A.Maine - 1 year ago 58

Python Question

I've come to an end with my assignment, I don't know where I go from where I am right now, the code is currently looking like this:

`from labb7 import Queue`

import random

def radixsorting1(n,m):

div=1

mod=10

q=Queue()

bin_list=[]

for k in range(0,m):

q.put(random.randint(1,10**n))

for bins in range(0,10):

bin_list.append(q)

while not q.isempty():

value=q.get()

minsta_tal=value%mod

minsta_tal=int(minsta_tal//div)

bin_list[minsta_tal].put(value)

mod=mod*10

div=div*10

for bins in bin_list:

while not bins.isempty():

for x in bins:

r=[]

r.append(x)

return r

What I've been trying to do is to create 10 queues in put them in a list, then random m numbers from 1 to 10^n. Lets say I get 66 and 72, then I first sort them by the "small number", that is 6 and 2 in my numbers, then put them in a lost, and then do the process all over again but for the number 6 and 7 (the bigger number). In its current shape I get the error "Queue" object is not iterable.

My Queue class is looking like this, I think this one is okay.

`class Queue:`

def __init__(self):

self.lista=[]

def put(self,x):

self.lista.append(x)

def get(self):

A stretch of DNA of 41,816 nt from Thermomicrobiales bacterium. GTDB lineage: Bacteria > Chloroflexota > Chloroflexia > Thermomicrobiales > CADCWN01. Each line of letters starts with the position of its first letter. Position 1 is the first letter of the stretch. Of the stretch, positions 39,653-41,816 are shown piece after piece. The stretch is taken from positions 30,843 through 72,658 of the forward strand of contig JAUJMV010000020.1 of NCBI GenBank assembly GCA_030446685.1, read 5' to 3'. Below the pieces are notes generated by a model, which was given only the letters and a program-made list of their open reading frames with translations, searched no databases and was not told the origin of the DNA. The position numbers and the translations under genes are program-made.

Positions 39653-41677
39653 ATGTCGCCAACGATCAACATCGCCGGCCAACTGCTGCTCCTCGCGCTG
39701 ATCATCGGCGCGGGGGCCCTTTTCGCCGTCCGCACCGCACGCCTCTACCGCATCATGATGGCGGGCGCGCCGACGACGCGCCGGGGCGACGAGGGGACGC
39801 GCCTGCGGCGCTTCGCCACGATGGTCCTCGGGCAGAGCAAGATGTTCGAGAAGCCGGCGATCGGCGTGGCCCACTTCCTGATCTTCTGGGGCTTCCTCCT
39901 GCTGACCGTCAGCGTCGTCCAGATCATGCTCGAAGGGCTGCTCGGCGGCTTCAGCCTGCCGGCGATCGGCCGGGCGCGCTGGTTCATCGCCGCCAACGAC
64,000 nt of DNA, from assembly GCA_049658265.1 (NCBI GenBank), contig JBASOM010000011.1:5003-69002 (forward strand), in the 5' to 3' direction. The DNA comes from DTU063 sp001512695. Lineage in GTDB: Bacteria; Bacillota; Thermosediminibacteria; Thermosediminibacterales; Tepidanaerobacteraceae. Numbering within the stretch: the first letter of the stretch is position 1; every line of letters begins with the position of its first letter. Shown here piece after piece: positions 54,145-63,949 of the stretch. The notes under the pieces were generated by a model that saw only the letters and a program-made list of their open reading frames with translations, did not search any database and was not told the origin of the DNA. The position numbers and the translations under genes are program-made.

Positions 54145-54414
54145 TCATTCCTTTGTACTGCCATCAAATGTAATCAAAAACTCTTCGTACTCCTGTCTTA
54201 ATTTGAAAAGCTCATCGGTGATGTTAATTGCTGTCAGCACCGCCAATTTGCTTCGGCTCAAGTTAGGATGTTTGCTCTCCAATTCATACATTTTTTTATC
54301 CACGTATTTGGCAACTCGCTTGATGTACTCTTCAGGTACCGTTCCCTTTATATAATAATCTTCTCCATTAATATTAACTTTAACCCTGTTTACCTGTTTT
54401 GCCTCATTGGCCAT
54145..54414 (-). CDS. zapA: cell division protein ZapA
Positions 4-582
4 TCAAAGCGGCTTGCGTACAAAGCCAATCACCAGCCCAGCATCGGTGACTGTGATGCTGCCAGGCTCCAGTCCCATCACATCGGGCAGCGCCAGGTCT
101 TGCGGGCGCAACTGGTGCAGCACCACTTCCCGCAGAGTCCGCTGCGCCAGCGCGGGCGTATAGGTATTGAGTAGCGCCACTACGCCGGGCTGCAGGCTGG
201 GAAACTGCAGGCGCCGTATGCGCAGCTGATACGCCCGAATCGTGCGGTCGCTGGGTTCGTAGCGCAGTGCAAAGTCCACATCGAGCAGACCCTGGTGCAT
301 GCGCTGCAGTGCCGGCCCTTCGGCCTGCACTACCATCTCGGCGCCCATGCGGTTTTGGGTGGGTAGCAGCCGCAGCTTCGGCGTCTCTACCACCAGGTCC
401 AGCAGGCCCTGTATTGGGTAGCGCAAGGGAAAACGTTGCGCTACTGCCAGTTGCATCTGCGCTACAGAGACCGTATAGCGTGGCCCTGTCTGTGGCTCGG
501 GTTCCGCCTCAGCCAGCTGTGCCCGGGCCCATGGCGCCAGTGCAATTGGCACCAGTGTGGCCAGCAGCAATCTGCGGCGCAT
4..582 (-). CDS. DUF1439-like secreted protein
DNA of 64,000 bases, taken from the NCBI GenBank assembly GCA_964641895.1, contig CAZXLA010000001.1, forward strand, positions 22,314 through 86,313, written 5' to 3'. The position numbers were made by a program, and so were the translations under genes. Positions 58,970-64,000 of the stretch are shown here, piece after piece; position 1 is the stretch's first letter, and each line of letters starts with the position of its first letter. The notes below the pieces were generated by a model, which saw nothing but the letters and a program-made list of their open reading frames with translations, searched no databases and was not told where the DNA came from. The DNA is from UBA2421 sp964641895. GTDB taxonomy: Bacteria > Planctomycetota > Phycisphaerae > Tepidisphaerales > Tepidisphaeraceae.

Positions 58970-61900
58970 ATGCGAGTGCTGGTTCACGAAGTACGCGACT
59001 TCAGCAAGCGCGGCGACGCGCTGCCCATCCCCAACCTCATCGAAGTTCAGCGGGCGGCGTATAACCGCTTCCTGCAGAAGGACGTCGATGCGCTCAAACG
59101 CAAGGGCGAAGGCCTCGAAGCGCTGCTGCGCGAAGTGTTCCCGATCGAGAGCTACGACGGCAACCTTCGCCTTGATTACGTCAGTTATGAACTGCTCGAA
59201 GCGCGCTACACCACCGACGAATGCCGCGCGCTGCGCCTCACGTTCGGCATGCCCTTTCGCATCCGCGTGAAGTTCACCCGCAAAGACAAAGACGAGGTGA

if not len(self.lista)==0:

return self.lista.pop(0)

def isempty(self):

if self.lista==0:

return True

else:

False

def length(self):

return len(self.lista)

def __iter__(self):

return self

def __next__(self):

if self.lista:

return self.lista.pop(0)

raise StopIteration

Answer

You need to add a bit more code to make it an iterable. `__iter__`

should return an iterator. The iterator should have a `next`

method.

Take a look at this:

So it is my understanding that the thing you want to iterate over is the contents of `self.lista`

... Why not just return `lista`

's iterator.

Here is the easiest way to do that:

```
class Queue:
...
def __iter__(self):
return self.lista.__iter__()
```

It's a bit hard to see what exactly it is that you want.. If what you are trying to do is empty `lista`

as you iterate over it (Queue is a fifo kinda deal) it then rather do this:

```
class Queue:
...
def __iter__(self):
return self
def next(self):
if self.lista: #since empty lists are Falsey
return self.lista.pop(0)
raise StopIteration
```

Source (Stackoverflow)